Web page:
I used to work for a very senior executive of a global company. This Director had a team of people whose job was to deliver complex analytics to him, so that he can give marching orders to our offices in the entire Midwest. His team is nimble, smart and seasoned. But the volume and intricacy of data and calculations consume the team, so much that sometimes obvious errors go undetected.
Because the Director is not down in the weeds, he catches these errors easily, often within seconds of seeing the results. And because he is not tangled up in footing calculations, battling system limitations and maneuvering spreadsheets, he’s also able to spot trends and gather insight very effectively.
As leaders in the Accounting function, we miss opportunities to get our team to act like my old boss.
In fact, we do the opposite.
We inadvertently put skilled managers in quasi administrative roles – asking them to tick and tie, update checklists, search for data and enforce document retention. These activities are not only burdensome, but they force managers to spend time on minutiae and dilute their ability to help you do important high value work. Here is one example we see constantly:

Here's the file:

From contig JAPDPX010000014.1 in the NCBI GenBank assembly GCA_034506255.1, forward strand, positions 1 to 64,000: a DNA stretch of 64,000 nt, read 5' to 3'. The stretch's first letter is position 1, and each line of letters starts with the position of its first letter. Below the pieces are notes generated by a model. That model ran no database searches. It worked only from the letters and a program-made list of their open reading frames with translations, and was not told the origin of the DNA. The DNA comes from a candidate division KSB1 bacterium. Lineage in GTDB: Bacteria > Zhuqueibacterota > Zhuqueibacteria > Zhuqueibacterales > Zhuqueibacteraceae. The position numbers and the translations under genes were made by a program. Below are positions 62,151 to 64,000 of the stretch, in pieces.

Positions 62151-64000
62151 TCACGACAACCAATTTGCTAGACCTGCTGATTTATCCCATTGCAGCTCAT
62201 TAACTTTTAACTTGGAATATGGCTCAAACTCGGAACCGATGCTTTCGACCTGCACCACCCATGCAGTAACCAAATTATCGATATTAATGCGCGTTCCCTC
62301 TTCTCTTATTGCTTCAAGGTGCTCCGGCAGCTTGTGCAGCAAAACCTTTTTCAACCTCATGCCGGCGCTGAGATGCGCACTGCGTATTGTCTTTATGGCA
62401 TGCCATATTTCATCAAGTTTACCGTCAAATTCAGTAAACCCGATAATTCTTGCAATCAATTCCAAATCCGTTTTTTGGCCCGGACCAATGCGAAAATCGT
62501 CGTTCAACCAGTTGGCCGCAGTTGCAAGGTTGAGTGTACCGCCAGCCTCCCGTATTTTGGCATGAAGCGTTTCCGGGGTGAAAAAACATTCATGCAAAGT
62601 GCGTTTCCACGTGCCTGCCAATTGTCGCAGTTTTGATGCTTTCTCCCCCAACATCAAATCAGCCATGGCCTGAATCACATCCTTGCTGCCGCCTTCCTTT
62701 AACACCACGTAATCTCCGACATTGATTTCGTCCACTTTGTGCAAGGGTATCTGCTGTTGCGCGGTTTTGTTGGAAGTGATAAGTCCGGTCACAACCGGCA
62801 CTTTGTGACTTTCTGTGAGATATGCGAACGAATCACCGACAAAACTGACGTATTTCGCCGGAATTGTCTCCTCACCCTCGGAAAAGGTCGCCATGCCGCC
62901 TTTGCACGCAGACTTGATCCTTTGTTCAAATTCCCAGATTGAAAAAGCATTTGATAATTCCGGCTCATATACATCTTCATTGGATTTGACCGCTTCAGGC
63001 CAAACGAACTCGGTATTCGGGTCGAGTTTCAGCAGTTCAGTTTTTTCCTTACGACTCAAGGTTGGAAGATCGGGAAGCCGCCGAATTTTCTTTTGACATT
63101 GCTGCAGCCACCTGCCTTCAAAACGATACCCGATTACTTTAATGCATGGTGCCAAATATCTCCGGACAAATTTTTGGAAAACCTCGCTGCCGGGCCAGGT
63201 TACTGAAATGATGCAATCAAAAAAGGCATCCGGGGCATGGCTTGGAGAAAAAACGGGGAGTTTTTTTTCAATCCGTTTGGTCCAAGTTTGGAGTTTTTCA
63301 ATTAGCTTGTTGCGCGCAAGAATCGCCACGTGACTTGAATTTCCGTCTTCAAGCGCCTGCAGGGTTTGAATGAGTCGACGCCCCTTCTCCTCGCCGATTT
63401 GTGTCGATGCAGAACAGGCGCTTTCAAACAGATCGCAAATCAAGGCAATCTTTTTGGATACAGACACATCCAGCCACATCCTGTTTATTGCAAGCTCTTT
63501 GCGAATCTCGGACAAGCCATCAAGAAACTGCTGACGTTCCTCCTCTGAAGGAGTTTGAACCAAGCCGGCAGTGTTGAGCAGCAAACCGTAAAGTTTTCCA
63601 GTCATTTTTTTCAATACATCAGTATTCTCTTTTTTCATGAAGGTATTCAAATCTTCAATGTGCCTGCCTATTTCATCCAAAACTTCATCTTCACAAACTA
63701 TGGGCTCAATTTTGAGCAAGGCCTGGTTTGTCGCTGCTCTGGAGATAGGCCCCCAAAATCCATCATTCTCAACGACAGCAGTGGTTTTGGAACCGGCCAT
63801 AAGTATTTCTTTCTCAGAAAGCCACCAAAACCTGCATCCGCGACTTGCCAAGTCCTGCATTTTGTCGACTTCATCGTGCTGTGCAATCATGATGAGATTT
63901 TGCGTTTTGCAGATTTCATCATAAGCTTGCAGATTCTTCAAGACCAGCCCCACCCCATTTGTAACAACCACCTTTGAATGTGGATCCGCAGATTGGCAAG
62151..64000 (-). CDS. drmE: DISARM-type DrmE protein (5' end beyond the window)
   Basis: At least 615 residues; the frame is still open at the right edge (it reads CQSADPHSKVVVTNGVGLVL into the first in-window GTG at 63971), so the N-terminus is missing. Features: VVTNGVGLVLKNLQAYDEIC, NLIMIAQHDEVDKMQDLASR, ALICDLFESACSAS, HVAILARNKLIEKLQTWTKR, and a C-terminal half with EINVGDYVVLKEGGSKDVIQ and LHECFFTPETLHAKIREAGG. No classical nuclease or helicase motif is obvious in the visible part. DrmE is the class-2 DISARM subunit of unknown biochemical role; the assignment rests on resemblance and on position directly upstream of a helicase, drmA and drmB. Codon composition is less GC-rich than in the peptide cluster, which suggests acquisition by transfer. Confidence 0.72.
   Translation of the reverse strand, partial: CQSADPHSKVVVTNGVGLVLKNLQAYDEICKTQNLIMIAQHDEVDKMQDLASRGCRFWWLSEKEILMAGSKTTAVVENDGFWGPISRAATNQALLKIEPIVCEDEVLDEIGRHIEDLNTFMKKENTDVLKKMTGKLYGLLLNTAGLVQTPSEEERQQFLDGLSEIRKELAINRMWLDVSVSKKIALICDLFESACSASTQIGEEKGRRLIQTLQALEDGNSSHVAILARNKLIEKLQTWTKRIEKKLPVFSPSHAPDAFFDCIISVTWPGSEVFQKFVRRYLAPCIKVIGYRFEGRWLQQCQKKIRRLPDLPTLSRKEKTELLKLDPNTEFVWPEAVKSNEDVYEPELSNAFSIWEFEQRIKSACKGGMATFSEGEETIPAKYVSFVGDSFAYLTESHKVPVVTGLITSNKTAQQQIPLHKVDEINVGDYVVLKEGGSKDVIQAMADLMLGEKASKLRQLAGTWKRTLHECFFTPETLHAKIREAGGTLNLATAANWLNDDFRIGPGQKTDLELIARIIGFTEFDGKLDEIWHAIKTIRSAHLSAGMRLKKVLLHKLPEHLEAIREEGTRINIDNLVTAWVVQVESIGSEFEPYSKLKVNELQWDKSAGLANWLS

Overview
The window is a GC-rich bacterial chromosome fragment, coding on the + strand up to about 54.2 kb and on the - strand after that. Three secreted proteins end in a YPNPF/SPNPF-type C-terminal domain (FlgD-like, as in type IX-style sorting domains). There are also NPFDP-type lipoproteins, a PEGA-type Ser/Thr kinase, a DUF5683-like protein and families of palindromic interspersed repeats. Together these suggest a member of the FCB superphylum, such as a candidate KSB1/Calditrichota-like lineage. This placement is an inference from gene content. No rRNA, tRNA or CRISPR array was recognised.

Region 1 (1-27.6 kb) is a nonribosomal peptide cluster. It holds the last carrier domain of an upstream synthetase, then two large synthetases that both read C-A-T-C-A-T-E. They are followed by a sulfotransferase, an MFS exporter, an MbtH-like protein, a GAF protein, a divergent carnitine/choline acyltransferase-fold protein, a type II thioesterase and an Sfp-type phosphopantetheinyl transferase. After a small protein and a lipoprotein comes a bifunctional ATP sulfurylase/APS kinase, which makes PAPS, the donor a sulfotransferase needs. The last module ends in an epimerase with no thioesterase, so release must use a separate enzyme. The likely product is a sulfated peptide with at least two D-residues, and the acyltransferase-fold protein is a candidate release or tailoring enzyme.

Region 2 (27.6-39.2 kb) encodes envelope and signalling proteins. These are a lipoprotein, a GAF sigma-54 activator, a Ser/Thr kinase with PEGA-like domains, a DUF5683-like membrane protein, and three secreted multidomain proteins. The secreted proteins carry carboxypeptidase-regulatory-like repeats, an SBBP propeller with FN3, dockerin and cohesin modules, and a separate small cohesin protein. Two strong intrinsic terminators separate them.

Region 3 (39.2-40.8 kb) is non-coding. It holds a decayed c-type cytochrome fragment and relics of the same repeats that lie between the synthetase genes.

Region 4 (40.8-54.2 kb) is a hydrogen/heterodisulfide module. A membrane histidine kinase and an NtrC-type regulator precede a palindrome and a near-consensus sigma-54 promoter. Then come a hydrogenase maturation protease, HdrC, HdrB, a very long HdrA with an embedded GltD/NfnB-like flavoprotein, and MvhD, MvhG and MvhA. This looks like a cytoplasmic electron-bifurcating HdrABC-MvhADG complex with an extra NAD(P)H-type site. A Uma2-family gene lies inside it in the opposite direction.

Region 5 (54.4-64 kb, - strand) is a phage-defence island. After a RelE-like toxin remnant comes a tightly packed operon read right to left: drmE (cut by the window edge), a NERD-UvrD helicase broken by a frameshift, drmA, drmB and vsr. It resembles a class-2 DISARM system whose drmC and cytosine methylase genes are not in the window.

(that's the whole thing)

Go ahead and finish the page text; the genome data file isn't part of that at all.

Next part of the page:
Managers tracking and reporting reconciliation completion status for hundreds of balance sheet accounts each month via spreadsheets. This activity is purely administrative in nature, even though it’s a required compliance procedure.
With a bit of help from our technology, here is the type of work they can be doing instead: Real-time review of the Close as it occurs. Or, an analysis of reconciliation open items for write-off consideration before the first day of Close. Or, reducing the number of days to close the books.
Strategic, high value work invigorates and challenges your team, because they are given opportunities to change the game. On the other hand, activities that hone clerical skills deflate employee morale and cause managers to languish at their jobs, when they have much to contribute at work.
So, what will your managers work on this month?
Will they be given a chance to grow in their role?
Or, will they be limited to behaving like a cost center?